Exit policy’s title, deadlines up in air

Heather Scarlett

Students who want to withdraw from their courses may in the future need approval from the dean of their college.

Faculty Senate yesterday passed a proposal to revise the university exit policy, changing its name and deadlines. The revisions would still have to pass through President Lester Lefton and the board of trustees before becoming official.

“Currently, at the end of the semester and prior to finals week, students can withdraw from classes,” said Cheryl Casper, Faculty Senate chair.

Timothy Moore, associate dean of the College of Arts and Sciences, presented the plan to the senate as a representative of the college and department deans and chairs.

The revisions would change the name of the policy from “university exit” policy to “complete term withdrawal,” Moore said. Of more importance to students, the changes would also move the deadline for withdrawing from a semester from the current 15-week deadline to 10 weeks.

There is already a 10-week deadline for regular course withdrawal, which applies to individual classes, Casper said. The university exit policy applies to all classes.

A change in the title would more appropriately describe what the policy does, she said. Casper said with the current name of “university exit,” students think they are actually leaving the university, and that they will have to reapply to return. However, they are still enrolled and can come back next semester. The name change would reflect that.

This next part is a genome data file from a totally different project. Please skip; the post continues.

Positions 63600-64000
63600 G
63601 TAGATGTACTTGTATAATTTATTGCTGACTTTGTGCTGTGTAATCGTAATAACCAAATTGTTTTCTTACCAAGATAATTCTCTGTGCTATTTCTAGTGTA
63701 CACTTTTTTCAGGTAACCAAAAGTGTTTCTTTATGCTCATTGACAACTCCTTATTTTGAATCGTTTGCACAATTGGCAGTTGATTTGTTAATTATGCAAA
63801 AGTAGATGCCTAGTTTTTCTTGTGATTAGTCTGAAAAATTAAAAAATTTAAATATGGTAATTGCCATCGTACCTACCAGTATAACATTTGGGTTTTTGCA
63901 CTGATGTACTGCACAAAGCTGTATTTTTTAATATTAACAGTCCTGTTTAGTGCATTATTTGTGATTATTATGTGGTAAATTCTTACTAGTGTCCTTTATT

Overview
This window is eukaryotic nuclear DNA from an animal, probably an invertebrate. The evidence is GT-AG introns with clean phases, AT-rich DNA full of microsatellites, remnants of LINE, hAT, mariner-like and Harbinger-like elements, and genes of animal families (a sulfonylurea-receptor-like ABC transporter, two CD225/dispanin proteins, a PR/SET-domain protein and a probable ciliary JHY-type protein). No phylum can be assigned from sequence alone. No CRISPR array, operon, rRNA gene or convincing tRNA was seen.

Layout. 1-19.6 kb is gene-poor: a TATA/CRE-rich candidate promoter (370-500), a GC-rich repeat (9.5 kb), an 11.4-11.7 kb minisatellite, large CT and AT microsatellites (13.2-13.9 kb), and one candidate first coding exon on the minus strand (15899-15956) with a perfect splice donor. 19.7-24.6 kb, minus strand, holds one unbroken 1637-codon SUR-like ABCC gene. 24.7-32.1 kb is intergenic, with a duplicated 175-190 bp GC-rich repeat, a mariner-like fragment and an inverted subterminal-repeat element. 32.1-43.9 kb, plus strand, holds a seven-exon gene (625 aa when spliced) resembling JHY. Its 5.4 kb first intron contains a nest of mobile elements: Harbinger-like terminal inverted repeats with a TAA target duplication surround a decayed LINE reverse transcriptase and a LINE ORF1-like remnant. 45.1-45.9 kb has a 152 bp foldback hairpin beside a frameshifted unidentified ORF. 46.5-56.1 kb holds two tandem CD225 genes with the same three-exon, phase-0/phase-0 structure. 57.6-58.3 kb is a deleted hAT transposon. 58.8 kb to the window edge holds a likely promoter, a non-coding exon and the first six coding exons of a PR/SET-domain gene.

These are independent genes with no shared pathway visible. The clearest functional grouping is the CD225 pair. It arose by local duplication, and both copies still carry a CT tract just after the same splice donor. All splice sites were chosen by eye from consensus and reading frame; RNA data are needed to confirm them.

George Garrison, senator and professor of pan-African studies, said the university should protect students, and there should not be a 10-week restriction period. He thinks there should be an open withdrawal option all semester.

The senate does recognize that there could be reasons for students to want to withdraw after the 10-week period, such as a medical emergency or a death in the family. Moore said a student would have to go to the dean’s office and show evidence of these reasons to leave for the semester.

If a student needs to leave the university, they need to do it properly so they can come back if they want, he said.

Some faculty senators voiced opinions that the wording of the policy could be confusing to students.

Ann Jacobson, associate professor of nursing, said the policy should be more student friendly, because students may think they would have to speak directly with the dean, and that could be intimidating.

“(That is) at least how they would perceive the language,” she said.

Casper explained the dean’s office is where a student would make the withdrawals, but students would not have to meet with the dean in person. Most deans have an associate dean or a student services department within the college to deal with those kinds of issues, she said.

Garrison said he thinks it would be a good idea to speak with a student committee, and that they could give insight to some of the problems with the policy.

In other business, the Senate discussed revisions to be made to the university’s discrimination and harassment policies and reviewed new degree programs.

Contact academic affairs reporter Heather Scarlett at [email protected].